Wednesday, September 21, 2011

The Web She Weaves

The golden silk orb-weavers (genus Nephila) are a genus of araneomorph spiders noted for the impressive webs they weave. Nephila consists of numerous individual species found around the world. They are also commonly called golden orb-weavers, giant wood spiders, or banana spiders. Golden silk orb-weavers are widespread in warmer regions throughout the world, with species in Australia, Asia, Africa (including Madagascar), and America. One species, N. clavipes, occurs in the United States of America, where it ranges throughout the coastal southeast and inland, from North Carolina to Texas. Nephila spiders are the oldest surviving genus of spiders, with a fossilized specimen known from 165 million years ago.

Spiders produce silken thread using several paired spinneret glands located at the tip of their abdomen. Each gland produces a thread for a special purpose. The last Nephila web I saw was here. It was built vertically, but they need not always be like that. The Nephila also weaves horizontal webs (sheet webs) that I am showing you today, but you really have to strain your eyes to see it.

The circular-orb portion of a mature N. clavipes web can be more than 1 meter across, with support strands extending perhaps many more feet away. In relation to the ground, the webs of adults may be woven anywhere from eye-level upwards high into the tree canopy.

During the process of making an orb web, the spider will use its own body for measurements. Many webs span gaps between objects which the spider could not cross by crawling. This is done by letting out a first fine adhesive thread to drift on the faintest breeze across a gap. When it sticks to a suitable surface at the far end, the spider will carefully walk along it and strengthen it with a second thread. This process is repeated until the thread is strong enough to support the rest of the web.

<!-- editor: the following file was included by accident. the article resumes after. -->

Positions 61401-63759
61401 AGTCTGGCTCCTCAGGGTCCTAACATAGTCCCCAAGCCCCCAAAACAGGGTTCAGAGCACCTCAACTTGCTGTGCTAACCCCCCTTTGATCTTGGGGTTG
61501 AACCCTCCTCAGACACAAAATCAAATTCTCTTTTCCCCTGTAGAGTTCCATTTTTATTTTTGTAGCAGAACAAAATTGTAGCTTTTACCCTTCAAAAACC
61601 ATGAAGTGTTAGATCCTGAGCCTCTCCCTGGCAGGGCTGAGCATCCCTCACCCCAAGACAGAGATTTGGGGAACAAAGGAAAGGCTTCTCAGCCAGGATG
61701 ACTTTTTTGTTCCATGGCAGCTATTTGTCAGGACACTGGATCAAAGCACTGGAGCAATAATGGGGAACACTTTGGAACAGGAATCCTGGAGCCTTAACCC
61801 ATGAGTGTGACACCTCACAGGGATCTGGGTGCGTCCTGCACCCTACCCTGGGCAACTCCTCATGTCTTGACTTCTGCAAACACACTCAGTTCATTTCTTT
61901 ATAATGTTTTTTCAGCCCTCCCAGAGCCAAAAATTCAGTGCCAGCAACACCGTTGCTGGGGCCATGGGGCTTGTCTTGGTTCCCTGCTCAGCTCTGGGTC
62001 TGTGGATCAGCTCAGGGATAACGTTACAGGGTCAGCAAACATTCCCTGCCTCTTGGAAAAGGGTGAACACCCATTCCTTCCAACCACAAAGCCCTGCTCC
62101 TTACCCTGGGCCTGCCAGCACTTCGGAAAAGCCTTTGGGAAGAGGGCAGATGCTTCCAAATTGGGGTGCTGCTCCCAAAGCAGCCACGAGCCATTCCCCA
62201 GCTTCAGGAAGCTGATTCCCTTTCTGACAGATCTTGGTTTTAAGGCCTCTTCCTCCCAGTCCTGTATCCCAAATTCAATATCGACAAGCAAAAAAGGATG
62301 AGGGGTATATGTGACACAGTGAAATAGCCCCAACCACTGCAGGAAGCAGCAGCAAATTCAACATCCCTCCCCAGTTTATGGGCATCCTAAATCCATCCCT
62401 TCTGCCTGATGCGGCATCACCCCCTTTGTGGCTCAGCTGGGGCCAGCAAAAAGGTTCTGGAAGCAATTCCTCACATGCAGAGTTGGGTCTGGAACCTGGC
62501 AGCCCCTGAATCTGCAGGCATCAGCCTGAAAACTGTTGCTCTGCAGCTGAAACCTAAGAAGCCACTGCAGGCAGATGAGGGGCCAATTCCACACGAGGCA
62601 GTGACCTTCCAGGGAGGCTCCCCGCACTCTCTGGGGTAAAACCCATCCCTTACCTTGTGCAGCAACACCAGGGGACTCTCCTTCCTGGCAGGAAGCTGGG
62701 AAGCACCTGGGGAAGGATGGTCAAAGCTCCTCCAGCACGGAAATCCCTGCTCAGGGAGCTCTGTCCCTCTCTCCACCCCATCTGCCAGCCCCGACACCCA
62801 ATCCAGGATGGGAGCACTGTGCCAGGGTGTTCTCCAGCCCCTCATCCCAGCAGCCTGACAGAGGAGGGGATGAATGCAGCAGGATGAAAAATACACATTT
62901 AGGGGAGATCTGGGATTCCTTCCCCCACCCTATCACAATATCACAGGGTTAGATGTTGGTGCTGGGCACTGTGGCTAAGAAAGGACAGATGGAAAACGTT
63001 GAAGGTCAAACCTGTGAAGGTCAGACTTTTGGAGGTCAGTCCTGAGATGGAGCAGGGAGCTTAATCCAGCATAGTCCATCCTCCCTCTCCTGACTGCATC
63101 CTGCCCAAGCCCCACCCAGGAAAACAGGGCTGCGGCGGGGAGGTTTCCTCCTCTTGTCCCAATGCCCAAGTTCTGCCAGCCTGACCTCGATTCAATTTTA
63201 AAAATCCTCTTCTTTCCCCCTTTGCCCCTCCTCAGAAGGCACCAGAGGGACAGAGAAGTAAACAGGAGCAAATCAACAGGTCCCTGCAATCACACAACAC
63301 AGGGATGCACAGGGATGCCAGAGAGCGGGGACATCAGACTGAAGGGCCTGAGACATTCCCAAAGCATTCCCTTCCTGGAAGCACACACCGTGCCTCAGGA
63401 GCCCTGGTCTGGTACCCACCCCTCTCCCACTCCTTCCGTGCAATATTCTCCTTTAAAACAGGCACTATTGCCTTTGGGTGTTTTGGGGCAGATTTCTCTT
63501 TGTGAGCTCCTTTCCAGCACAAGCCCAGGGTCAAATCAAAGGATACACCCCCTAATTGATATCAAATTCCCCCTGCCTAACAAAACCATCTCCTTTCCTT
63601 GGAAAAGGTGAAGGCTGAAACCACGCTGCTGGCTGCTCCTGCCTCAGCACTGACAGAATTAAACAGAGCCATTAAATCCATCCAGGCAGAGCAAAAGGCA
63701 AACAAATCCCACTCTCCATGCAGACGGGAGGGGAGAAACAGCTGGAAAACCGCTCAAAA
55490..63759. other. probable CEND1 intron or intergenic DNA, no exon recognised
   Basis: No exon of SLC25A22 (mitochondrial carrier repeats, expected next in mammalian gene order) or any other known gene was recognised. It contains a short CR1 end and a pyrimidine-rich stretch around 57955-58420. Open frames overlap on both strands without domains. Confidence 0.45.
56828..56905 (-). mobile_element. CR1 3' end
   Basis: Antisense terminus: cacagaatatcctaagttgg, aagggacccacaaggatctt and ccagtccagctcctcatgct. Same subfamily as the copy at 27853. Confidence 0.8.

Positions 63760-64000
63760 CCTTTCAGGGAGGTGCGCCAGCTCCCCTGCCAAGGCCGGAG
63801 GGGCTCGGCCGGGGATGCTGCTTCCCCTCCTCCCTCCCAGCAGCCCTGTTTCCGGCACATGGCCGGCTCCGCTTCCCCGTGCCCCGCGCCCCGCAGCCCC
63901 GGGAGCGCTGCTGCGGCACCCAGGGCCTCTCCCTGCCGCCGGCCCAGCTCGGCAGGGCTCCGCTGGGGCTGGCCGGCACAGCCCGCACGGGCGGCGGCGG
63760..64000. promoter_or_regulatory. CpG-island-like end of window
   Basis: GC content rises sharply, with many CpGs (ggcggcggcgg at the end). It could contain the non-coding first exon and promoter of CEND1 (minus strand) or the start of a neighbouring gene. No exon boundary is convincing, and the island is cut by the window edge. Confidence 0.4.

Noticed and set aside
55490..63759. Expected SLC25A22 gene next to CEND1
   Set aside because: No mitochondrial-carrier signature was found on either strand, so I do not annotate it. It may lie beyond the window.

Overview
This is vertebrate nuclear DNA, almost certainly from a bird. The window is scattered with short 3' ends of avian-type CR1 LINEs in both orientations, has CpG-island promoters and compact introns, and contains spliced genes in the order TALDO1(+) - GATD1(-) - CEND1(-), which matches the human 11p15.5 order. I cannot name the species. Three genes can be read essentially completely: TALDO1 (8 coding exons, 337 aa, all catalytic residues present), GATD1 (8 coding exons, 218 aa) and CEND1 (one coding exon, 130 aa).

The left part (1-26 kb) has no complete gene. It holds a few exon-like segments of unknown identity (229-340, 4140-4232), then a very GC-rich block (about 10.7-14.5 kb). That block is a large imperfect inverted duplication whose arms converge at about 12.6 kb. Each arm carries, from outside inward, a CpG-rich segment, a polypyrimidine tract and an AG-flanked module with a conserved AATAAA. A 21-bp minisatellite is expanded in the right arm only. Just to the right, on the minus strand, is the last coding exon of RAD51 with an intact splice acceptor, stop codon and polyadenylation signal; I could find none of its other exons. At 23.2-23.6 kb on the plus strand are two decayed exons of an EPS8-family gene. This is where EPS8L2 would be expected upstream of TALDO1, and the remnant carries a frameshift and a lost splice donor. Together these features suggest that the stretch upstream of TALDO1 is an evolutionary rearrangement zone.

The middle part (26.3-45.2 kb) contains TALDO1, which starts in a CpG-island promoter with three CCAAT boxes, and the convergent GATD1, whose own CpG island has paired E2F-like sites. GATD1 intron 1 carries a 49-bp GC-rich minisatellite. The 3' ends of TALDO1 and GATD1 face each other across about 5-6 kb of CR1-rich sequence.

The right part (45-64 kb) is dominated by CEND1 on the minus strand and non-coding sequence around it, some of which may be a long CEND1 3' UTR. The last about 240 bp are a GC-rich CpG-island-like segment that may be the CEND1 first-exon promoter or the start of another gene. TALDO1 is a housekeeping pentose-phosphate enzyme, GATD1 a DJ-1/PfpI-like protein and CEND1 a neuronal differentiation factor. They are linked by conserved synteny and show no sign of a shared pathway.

After strengthening the first thread, the spider will continue to make a Y-shaped netting. The first three radials of the web are now constructed. More radials are added, making sure that the distance between each radial is small enough to cross. This means that the number of radials in a web directly depends on the size of the spider plus the size of the web.

After the radials are complete, the spider will fortify the center of the web with about five circular threads. Then a spiral of non-sticky, widely spaced threads is made for the spider to easily move around its own web during construction, working from the inside out. Then, beginning from the outside in, the spider will methodically replace this spiral with another, more closely spaced one of adhesive threads. It will utilize the initial radiating lines as well as the non-sticky spirals as guide lines. The spaces between each spiral will be directly proportional to the distance from the tip of its back legs to its spinners. This is one way the spider will use its own body as a measuring/spacing device. While the sticky spirals are formed, the non-adhesive spirals are removed (actually, eaten and recycle the protein they lost during the construction) as there is no need for them anymore.

To take this photo, I had to lay flat on the ground,looking up into the zenith. This lady spider is quite large but she is so high I can't get a better shot without special camera and lens. You can't see much of the orb web, but it's there to support her in mid air. Not sure if she is ready to eat, or to mate. Looking at this though, I am mesmerized and can't help to think of old and exciting legends. In Japanese folklore, Jorōgumo, a type of yōkai, is thought to be a Nephila (Jorō spider) which can change its appearance into a seductive woman. If that is the case, should I just lay here underneath this web to wait and witness the metamorphosis, or I'd better get out of here fast? What do you think is better?
Spider Lady

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